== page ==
Poor African women slave their bodies hours on end to reach ill-equipped health centres hoping to find help but their social status ensures that this doesn’t happen.

Privilege & politics

Male biology (read privilege) offers me immunity from having to spend sleepless nights soiling my bed with blood that time of the month.

It also offers me immunity from having to take Morning After pills (P2) or having to subscribe to a lifetime of other artificial methods to keep myself from getting pregnant.

Which explains why, globally, low funding for sexual and reproductive health and rights is nearly normal. You just have to look at who runs governments.

It brings me to another finding. One of the biggest barriers to access of reproductive health for African women are their husbands.

I can’t count the number of times I heard stories from these countries: women recounting how their husbands renounced contraception and if they were found doing so, it resulted in a beating.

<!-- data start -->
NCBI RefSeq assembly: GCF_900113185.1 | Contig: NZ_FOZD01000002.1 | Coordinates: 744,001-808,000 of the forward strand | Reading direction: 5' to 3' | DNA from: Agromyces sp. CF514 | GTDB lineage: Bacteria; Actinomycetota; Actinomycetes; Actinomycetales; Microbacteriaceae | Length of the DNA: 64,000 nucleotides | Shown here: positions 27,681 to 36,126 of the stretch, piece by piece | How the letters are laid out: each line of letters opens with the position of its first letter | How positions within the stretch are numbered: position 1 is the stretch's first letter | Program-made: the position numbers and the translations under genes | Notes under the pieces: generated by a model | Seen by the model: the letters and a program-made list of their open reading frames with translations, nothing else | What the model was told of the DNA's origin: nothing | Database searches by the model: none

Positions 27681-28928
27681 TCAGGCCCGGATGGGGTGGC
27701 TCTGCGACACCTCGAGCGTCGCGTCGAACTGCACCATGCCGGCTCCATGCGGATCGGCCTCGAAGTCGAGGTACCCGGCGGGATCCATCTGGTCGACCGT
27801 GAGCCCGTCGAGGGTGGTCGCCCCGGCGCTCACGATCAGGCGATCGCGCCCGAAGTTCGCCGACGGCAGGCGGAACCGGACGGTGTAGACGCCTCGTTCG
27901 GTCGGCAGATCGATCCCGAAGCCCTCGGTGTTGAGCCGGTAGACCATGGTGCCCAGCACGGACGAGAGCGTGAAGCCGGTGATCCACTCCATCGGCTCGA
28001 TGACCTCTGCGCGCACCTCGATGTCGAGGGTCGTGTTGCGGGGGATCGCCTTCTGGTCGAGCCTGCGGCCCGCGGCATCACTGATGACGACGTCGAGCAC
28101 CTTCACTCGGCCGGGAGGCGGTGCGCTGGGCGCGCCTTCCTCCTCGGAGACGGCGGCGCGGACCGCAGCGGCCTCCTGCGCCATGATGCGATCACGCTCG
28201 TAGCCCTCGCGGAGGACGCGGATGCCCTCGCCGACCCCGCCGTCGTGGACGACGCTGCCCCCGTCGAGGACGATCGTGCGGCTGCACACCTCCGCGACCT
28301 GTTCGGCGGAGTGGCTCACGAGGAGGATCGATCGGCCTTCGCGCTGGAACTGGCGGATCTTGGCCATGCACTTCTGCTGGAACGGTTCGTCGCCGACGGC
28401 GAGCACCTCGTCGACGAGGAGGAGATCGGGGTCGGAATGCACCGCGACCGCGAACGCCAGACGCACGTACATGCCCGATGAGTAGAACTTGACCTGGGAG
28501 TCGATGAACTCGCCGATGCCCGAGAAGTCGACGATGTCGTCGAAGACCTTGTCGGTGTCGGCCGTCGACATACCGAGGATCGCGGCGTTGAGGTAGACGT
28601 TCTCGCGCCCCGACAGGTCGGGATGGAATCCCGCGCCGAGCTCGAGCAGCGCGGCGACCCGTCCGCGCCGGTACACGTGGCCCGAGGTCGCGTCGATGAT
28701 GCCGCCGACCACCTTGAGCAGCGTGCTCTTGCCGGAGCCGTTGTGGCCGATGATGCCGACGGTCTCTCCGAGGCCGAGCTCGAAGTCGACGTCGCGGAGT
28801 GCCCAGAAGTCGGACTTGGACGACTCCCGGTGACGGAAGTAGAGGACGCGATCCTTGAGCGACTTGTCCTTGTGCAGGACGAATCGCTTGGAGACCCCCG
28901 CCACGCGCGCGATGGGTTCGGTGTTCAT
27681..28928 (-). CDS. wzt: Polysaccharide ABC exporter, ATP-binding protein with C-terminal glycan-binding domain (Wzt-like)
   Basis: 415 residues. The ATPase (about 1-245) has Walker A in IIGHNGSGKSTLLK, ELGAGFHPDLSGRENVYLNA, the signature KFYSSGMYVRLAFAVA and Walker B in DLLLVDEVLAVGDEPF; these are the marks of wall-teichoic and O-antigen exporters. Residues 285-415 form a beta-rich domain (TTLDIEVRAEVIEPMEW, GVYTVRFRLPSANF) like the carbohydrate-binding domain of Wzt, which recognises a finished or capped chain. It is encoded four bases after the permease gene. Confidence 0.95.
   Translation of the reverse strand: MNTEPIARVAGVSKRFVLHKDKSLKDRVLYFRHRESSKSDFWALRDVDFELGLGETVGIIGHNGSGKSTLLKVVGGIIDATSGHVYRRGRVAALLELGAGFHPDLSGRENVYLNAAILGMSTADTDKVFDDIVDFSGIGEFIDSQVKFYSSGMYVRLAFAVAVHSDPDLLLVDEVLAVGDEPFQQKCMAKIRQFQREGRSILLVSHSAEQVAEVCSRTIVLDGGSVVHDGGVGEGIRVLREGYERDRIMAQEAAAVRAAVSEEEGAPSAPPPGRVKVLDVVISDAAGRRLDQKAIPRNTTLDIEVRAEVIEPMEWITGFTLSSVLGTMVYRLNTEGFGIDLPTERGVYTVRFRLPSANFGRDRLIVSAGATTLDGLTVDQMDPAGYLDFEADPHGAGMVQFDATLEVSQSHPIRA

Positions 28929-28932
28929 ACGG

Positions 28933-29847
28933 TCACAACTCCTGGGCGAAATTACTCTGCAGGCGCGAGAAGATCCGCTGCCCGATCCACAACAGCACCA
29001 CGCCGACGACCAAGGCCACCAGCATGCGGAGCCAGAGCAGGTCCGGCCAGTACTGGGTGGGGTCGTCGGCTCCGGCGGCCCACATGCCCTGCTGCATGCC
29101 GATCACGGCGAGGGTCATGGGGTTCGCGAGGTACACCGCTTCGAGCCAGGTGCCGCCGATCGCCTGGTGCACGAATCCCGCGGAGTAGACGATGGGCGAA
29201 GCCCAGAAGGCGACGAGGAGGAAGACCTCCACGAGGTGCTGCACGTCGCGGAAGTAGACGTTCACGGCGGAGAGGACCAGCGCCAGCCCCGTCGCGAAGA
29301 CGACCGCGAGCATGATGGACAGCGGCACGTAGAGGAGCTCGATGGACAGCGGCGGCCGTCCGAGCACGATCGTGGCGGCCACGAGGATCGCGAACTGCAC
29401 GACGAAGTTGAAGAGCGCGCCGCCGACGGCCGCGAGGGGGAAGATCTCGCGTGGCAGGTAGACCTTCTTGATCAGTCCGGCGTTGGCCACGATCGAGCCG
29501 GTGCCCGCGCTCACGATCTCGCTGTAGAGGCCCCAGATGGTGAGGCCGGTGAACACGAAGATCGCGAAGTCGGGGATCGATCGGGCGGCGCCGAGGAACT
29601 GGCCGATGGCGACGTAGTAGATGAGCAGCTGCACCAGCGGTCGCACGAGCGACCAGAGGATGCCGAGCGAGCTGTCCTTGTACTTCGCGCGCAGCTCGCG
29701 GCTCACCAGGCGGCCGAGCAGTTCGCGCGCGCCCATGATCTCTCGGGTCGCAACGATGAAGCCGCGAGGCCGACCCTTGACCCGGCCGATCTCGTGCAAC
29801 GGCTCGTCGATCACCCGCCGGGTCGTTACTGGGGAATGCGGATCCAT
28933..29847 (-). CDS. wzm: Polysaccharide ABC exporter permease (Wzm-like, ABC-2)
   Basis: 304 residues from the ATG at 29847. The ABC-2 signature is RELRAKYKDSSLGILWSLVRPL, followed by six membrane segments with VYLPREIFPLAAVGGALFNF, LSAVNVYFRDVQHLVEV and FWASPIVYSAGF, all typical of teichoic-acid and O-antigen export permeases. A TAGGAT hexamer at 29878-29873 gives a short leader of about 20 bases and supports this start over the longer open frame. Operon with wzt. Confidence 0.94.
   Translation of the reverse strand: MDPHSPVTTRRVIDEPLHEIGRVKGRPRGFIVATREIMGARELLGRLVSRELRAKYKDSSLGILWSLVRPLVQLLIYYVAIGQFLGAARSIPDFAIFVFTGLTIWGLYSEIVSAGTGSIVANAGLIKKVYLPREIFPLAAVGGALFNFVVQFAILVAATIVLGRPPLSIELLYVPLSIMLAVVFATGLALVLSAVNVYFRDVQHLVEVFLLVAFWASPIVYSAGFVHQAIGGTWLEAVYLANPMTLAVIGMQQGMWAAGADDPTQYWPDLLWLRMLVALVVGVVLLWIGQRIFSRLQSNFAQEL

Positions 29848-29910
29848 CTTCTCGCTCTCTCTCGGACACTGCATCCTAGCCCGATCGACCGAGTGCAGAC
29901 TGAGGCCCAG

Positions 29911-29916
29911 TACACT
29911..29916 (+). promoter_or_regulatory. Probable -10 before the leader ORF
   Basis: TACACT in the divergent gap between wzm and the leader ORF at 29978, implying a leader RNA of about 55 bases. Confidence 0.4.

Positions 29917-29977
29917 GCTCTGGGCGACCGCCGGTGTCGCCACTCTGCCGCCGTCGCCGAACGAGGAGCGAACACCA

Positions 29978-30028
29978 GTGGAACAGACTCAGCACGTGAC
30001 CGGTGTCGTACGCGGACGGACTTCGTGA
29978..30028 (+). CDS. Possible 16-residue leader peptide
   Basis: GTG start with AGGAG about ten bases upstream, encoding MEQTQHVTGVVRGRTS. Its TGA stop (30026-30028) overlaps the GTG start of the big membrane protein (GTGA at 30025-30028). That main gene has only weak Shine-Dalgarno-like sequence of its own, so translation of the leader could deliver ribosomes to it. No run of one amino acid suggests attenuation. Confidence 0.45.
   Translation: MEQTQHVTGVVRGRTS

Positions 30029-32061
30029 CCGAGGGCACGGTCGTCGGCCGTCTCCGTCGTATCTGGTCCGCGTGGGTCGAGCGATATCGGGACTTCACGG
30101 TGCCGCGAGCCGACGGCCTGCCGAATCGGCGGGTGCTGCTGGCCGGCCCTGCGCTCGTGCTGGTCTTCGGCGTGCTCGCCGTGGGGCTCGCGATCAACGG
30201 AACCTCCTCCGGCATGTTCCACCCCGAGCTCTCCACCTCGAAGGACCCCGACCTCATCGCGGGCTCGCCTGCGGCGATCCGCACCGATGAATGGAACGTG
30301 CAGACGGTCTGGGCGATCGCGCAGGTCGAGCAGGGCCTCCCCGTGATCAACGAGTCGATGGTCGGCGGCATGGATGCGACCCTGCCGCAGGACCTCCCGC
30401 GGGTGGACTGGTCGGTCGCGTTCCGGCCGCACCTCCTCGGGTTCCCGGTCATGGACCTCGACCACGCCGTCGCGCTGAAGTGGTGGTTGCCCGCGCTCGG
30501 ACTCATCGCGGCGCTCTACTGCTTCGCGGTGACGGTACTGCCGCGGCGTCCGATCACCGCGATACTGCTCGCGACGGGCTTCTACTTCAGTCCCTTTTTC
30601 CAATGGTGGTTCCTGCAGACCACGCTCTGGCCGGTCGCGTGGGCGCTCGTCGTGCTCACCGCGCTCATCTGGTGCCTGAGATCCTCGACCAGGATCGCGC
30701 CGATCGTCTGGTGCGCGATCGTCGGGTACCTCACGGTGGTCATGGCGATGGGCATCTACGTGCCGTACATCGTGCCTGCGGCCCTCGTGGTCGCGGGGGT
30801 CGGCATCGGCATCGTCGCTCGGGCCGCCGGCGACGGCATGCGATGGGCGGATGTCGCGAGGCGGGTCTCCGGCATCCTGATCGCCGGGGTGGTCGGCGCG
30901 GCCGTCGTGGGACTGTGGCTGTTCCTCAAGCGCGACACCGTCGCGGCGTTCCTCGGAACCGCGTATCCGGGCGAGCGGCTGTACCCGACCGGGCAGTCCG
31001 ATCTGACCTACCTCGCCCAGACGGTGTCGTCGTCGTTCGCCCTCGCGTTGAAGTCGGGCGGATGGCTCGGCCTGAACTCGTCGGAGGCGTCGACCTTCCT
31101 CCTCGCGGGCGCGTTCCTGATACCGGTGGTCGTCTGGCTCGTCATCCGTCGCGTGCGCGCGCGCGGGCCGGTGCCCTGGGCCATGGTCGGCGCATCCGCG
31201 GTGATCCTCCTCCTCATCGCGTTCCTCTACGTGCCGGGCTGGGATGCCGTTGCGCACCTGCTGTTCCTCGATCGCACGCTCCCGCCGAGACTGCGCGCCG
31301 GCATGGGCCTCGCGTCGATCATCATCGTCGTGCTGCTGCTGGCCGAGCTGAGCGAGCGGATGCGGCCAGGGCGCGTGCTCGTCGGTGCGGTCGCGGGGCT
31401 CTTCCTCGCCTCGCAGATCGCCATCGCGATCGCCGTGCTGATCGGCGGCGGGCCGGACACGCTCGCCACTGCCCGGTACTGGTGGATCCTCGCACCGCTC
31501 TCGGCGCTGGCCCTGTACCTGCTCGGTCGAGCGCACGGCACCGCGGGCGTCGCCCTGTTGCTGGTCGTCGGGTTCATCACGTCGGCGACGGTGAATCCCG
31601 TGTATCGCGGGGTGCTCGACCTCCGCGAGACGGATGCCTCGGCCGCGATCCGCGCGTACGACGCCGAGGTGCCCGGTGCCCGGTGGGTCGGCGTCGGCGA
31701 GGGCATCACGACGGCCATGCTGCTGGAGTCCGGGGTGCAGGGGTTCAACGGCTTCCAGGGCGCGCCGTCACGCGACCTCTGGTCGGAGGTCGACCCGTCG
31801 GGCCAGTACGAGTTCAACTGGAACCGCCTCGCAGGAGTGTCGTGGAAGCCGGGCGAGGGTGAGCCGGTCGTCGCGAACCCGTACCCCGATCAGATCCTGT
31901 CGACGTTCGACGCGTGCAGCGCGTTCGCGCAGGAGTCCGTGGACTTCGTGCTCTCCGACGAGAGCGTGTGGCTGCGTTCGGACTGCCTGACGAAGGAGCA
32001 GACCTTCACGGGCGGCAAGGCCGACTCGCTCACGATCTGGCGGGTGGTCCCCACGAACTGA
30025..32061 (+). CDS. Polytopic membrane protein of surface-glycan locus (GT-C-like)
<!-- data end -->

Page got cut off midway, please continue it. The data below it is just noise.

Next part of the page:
Their husbands wanted many children because it signified pride, even if large families were unsustainable. Beyond it being a cultural problem, it is also deeply religious, and inevitably economic.

I know a lot of online male discourse grumbles over why everything has to be about gender. Because it is.

This is about half the population of a whole continent’s survival. We cannot ignore it no matter how hard we try. It’ll always haunt. Always knock. Always howl, until we listen. Then act. And act accordingly.

Role of organized religion